I had been content to let Jody dive without me on vacations while I sipped Mai Tai’s on the beach with a good book. Truth was, I was intimidated and afraid of the sport, terrified that all sharks within a 100 km radius were just waiting for the chance to eat me, if only I would jump in. My heart raced and I felt claustrophobic at the thought of donning all that rubber, especially on a hot day. I worried that my mobility would be restricted while wearing all the scuba gear. So I had reservations, to say the least, but I did promise to try my best and be open to whole experience, reserving all rights to choose when, and if, I dive on a day to day basis.
I proceeded to study the manual closely, because if I was going to do this, then I was certainly going to beat Jody’s test score from all those years ago. I was going to aim for perfect. I found the manual interesting and learned a lot, before I even went to class the first time. I guess it’s true; knowledge is power. I began to feel a little more confident and a little more eager, with each chapter I read.
The course was held over a weekend at the dive shop, and was a combination of classroom instruction, and practical skills in the local pool. I found this to be a very enjoyable experience, and really liked the instructor, Matt - his enthusiasm and love for the sport was contagious - and we (his students) were all excited to get in the open water to try scuba for real. We all laughed when Matt told us, “There are two kinds of divers: those that pee in their wetsuits, and those that lie about peeing in their wetsuits.” I didn’t believe it for a second, and knew that I would never do that, although Matt assured me I would. Gross.
I passed all exams - 100% on the written, though conveniently Jody didn’t remember his score. The only thing left to do was the open water testing.
It was February, so we decided that I would finish my certification in Samana, while on vacation, instead of waiting for the ice to melt here at home to complete my certification. I told Jody, “Matt says that when you scuba dive, you have to look good! I need a nice dive suit. Pink.”
Jody laughed and rolled his eyes, but on Valentine’s Day, he showed me a picture of a 3mm wetsuit with pink trim that he had specially ordered. All I had to do was go into the store and try it on, when it came in.
Awesome! I was so excited.
Two days before we were to leave on our trip, my suit was in, and I dashed out to the shop to try it on. It was gorgeous. Pretty pink accents, and even a pink floral tattoo design on the ankle.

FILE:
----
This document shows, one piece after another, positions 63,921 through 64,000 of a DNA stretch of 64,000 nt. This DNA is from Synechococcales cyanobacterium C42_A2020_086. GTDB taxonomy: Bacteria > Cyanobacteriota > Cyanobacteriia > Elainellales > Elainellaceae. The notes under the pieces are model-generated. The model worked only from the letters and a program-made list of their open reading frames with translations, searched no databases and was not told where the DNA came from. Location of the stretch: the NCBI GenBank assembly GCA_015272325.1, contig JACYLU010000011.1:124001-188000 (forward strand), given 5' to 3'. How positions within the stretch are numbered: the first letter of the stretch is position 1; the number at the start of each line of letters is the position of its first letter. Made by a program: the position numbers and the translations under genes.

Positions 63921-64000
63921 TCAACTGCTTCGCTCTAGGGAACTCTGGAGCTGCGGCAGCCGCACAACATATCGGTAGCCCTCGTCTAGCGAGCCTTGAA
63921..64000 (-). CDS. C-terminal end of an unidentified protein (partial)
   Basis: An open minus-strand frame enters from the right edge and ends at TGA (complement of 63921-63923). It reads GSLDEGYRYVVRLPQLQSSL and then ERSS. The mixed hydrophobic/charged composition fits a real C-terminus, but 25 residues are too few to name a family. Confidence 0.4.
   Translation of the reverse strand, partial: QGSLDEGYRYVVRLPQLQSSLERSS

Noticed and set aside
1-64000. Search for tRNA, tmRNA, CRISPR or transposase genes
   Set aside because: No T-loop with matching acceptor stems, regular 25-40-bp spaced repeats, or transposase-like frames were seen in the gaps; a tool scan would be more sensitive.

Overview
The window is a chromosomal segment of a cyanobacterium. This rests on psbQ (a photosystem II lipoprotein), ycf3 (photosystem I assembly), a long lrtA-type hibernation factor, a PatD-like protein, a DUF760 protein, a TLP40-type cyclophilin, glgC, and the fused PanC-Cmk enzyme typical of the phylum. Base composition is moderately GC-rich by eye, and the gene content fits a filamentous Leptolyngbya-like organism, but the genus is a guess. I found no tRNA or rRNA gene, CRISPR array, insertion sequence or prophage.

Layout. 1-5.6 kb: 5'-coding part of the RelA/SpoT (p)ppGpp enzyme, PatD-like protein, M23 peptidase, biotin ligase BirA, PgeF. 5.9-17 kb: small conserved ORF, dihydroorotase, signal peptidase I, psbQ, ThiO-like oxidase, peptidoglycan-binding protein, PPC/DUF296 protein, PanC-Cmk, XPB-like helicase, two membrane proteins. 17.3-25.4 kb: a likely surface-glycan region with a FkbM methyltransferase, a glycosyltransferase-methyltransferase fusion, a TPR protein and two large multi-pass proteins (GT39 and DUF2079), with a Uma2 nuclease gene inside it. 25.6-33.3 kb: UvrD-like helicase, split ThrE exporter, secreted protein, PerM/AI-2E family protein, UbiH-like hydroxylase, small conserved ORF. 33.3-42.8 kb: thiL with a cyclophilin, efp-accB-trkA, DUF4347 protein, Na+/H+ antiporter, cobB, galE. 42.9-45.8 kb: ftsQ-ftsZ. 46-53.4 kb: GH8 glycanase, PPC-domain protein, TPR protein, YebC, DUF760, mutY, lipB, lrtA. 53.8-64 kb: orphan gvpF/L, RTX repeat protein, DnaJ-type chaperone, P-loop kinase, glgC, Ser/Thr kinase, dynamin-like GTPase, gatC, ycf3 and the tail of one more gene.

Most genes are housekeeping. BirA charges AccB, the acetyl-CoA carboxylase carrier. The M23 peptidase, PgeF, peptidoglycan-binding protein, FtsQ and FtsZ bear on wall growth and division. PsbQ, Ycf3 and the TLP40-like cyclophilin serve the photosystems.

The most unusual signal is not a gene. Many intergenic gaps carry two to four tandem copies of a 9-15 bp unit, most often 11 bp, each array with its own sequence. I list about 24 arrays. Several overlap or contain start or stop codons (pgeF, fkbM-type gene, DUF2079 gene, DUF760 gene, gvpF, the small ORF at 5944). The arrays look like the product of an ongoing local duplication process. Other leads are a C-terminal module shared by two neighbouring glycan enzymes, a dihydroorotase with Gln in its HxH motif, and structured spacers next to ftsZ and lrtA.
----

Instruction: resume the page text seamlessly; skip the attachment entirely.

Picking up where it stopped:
I skipped into the change room to try it on, and here it became somewhat of a challenge. It isn’t exactly easy to put these things on; they are a second skin. Inch by inch, I worked it up my legs over my hips, torso, arms, and finally zipped up. Unfortunately, the neck of the thing was digging into my chin uncomfortably. I was disappointed. It would have to be returned, and instead of looking good in my new suit, I would be wearing a tattered, pee soaked, armpit smelling rental.
I came out of the change room to show Theo, who was working the shop that day. “Look at it,” I wailed, “It fits everywhere else, but it is cutting off the circulation to my neck, and Matt says that your wetsuit must fit comfortably around your neck so that it doesn’t cut off your carotid!”
Theo took one look at me concerned, but then burst out laughing. “You have it on backwards,” he said. “The zipper goes to the back. That’s why there is a long cord attached to the zipper, which will allow you to zip it up yourself! Hee hee hee!”
So, Theo yucked it up - and I looked like a wee bit of an ass, but that’s ok - I was just relieved that, perhaps, I would be able to wear this suit after all. I did, however, have to go back to the change room and painstakingly peel off the suit, only to have to roll, pinch, and pull it back on the other way. With a lot of effort, and a lot of sweat, I did finally accomplish this. It was perfect, and I loved it.
Samana, Dominican Republic! We were so excited! As soon as we arrived, we met with the dive instructor at the resort, and booked the requisite dives for the week. In the morning before my first session, we ate a healthy breakfast, and I hydrated myself very well with orange juice, water, and caffeine-free tea. I advised Jody to hydrate well too, because, “Matt says that dehydration is one of the leading factors that predisposes a diver to decompression sickness.”
Jody rolled his eyes.
We had a bathroom break after our meal, retrieved our equipment from our room, and headed for the resort’s dive shop on the beach, where I visited the restroom one last time before we headed out with six other men and my instructor for a two tank dive. I’m not going to lie – I was nervous.
There had been a rainstorm the day before, so the waves were high - the boat ride, alone, was a bit of an adventure. The little dive boat seemed to climb up the slope of one watery hill, and then come speeding down the other side, splashing us all with the wake, when we hit bottom. I am a fan of moderately sized roller-coasters, however, and so I enjoyed this ride very much.